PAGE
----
I learned a bit of trivia this week that is quite ironic. Do you know who the patron saint of infectious diseases is? Saint Corona, martyred during the reign of Roman emperor Marcus Aurelius, around AD 170.
Saint Corona ministered to soldiers who had been captured, tortured and were ill. Her punishment was torture and execution. It Is believed she was around 16 years old.
Her feast day is May 14. In the town of Feltre, on the slopes of Mount Miesna in northern Italy, there is a church built in her honor by the first Crusaders. Around AD 1000 her relics were carried to western Germany, where they are now being prepared for display, for public veneration once the coronavirus epidemic has passed.
Baptists, of which I am one, don’t pray to or even recognize the office of Sainthood, but this does serve to point out something significant. The Church has always responded to crisis and need throughout history.
A New York Times article recently attacked religion – particularly but not exclusively, evangelical Christianity – as being at fault for the severity of this epidemic. The writer says evangelical Christians don’t believe in science and instead are superstitious and foolish. People like this are advising this President. This must be stopped, the writer says, so that those not poisoned by anti-intellectualism may once again lead our society.
Once again it is ironic that in New York City, a city woefully short of hospital beds and where the COVID-19 pandemic is the worst, the three leading medical centers, according to the US News and World Report, are Presbyterian, founded by Presbyterians; Mount Sinai, founded by Jews; and Langone Hospital, founded by Lutherans. To my awareness, nowhere in the United States is there a medical center founded by agnostics or atheists.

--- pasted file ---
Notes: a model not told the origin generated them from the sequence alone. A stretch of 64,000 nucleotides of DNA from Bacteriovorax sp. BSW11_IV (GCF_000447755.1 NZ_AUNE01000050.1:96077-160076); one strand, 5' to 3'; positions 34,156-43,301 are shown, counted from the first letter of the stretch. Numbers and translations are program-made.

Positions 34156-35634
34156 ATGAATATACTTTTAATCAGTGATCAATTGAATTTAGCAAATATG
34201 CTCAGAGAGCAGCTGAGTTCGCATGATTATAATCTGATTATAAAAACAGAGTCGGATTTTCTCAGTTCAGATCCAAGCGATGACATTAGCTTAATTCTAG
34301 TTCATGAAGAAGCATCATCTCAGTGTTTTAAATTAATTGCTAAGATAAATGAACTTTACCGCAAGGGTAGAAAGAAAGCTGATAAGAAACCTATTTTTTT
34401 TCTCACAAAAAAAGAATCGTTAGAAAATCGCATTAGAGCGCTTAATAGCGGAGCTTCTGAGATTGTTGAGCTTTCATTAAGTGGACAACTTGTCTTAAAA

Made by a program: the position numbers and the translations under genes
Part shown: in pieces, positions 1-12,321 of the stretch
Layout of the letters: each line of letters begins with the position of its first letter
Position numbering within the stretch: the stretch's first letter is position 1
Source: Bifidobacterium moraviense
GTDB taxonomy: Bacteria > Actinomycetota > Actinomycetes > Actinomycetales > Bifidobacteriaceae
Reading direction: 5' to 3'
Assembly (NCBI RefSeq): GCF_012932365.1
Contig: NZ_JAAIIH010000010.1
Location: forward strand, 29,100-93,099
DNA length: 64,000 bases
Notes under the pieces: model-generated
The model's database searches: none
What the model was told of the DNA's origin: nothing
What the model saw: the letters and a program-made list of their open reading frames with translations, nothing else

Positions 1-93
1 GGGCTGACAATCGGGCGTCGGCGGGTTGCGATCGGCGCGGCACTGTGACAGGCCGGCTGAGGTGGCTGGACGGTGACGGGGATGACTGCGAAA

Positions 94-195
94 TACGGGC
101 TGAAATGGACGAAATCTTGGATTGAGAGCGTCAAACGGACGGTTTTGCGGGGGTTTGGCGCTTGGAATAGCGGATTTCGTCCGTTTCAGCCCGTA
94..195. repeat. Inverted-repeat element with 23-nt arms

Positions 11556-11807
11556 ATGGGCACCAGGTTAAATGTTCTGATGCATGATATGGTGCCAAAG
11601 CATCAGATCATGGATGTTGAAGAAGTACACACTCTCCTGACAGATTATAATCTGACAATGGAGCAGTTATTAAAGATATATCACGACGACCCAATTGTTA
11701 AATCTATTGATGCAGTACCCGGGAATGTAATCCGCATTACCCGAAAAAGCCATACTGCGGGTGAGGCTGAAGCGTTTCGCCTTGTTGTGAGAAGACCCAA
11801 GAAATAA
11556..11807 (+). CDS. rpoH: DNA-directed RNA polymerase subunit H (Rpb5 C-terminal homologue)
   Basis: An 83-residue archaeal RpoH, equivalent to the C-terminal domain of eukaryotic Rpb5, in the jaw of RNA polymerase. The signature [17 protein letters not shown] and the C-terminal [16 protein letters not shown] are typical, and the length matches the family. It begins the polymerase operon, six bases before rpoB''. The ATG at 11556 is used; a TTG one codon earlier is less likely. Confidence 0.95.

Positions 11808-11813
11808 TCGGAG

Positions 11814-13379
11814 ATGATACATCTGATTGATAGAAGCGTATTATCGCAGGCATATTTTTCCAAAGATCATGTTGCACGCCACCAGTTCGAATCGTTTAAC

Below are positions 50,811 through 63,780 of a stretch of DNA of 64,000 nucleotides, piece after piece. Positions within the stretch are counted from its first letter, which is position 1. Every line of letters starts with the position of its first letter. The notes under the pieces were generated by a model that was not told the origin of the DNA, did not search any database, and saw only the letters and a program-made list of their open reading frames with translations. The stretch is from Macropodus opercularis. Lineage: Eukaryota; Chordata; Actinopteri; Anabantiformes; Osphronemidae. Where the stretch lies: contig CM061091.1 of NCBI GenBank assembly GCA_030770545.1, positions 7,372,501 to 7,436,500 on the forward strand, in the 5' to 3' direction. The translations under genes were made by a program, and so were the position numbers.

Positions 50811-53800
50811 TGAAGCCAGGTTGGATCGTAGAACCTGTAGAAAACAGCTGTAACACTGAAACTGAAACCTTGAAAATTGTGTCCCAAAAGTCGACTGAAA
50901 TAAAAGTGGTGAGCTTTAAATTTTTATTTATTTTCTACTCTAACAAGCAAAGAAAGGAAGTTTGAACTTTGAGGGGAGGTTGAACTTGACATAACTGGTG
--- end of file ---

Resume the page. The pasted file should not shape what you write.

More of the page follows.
People of faith are not anti-science; they are simply anti-despair, anti- hopelessness. And why is that? Because when you know that the end of your story is safely in His hands, you have hope. That doesn’t mean being foolish. It does mean we must do those things we CAN do, without giving in to despair.
Infectious diseases are nothing new. In the 1940s and 1950s there were the polio epidemics. Many died; many more were left paralyzed. While not nearly as contagious as COVID-19, people were afraid to go in public, especially swimming or to the beach.
Life on this planet is full of stories of epidemics and pandemics. I recently learned that my maternal grandmother lost one of her brothers in the flu pandemic of 1918. We have also seen flu pandemics in 1930, 1957-58, 1968, and in 2009 (H1N1). Thus, the coronavirus pandemic is not a new thing; it is just another version of the same thing.
In each and every case, followers of the Resurrected One were on the front lines responding to these crises. Christians have consistently led the way in helping people in times of need. Don’t forget, the Red Cross is a Cross.
In the Gospel According to St. John, chapter 11, verses 25-26, Jesus says to his friend Martha, whose brother Lazarus had just died of some illness – maybe a virus:
“I am the resurrection and the life; he who believes in Me will live even if he dies, and
everyone who lives and believes in Me will never die.”
What is our Lord telling her? What is He telling us? By faith, we know the end of the story. Death does not have the final say. We believe that, in the Resurrected One, we have the hope of eternal life. Thus, by faith we know that in the end, COVID-19 will not win. Darkness cannot defeat light. When you know the end of the story, you have a source of hope that never dies, that never fails.
In the meantime, be smart in this crisis. Use hand cleaner. Practice social distancing. Be careful where you go, what you do. But, don’t be afraid. Walk in the light of truth. Walk in the knowledge of the end of the story.
It may get worse before it gets better, but don’t give up hope in the future. And always, in the name of the One who give us hope, help those you can.